The Canboulay (Cannes Brulées) Riots were an attempt to restrict aspects of traditional Carnival, now, after the pandemic lockdowns, its reenactment on Carnival Friday morning takes on a new hint of poignancy. An apt precursor to the weekend’s explosive events.
Fri 17th Feb Piccadilly, Port of Spain ncctt.org
Moko Jumbies and Blue Devils await their customary takeover of the land at Carnival Friday’s Ole Mas, the illuminating action of the firebreathers a signal of release, the stilt walking Jumbies a beacon of finally rising above it all. Fri 17th Feb Port of Spain ncctt.org
Designers will draw upon the world’s emotions throughout the pandemic to conjure up their masterpieces that will be unveiled at the Kings and Queens of Carnival show. The depth of the inspiration brought forth with intricate design, each competitor a complete departure from the next. Part storytelling, part fashion, all creative. T&T may be an independent nation but there is still an annual coronation.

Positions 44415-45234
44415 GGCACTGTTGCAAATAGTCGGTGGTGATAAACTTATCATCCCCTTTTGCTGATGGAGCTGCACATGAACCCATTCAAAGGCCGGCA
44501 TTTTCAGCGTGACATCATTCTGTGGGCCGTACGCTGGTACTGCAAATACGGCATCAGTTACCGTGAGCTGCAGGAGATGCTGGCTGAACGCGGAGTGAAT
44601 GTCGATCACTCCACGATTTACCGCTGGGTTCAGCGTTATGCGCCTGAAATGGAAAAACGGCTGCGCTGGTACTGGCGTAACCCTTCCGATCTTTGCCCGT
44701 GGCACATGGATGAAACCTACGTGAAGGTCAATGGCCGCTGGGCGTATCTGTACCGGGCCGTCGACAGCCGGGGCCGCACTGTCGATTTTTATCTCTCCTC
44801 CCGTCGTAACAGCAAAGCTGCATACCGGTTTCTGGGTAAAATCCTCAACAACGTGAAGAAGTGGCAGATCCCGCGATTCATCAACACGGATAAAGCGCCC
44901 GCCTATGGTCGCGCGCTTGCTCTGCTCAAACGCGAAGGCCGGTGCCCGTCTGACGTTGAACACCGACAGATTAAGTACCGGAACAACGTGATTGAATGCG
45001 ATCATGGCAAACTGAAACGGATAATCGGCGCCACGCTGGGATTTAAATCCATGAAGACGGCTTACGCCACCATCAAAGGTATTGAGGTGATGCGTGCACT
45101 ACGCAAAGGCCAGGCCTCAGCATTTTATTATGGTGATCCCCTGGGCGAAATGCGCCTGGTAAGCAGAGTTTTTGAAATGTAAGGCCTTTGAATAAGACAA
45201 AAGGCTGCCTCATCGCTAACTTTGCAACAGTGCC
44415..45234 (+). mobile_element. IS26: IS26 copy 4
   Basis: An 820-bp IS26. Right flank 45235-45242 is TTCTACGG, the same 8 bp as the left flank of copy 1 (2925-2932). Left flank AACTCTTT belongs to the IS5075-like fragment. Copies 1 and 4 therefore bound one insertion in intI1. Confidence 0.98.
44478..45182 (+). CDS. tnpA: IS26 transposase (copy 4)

Wednesday 15th Feb Queen’s Park Savannah ncctt.org
Kiddies Carnival, Calypso
The children, who courageously adapted to the massive change in their young lives now get to celebrate it all, the return to school, to playing outdoors, which is where Kiddies Carnival welcomes them back in their kaleidoscope costumes on the Queen’s Park Savannah stage. The prancers of tomorrow, prancing today. Saturday 18th Feb Queen’s Park Savannah /ttrcs.org/kiddiescarnival/
Tales will be told over the Carnival weekend, first by the bards that are the Calypsonians, who regaled us with tunes throughout two seasons in lockdown, maintaining the link between the last street Carnival of 2020, the ‘Taste of Carnival’ in 2022 and the full meal awaiting us in 2023. Commentary galore, with a healthy dose of satire and politics, to fulfil their duties as the de facto historians of their era. The Dimanche Gras Show 8pm Sunday Feb 19th Queen’s Park Savannah.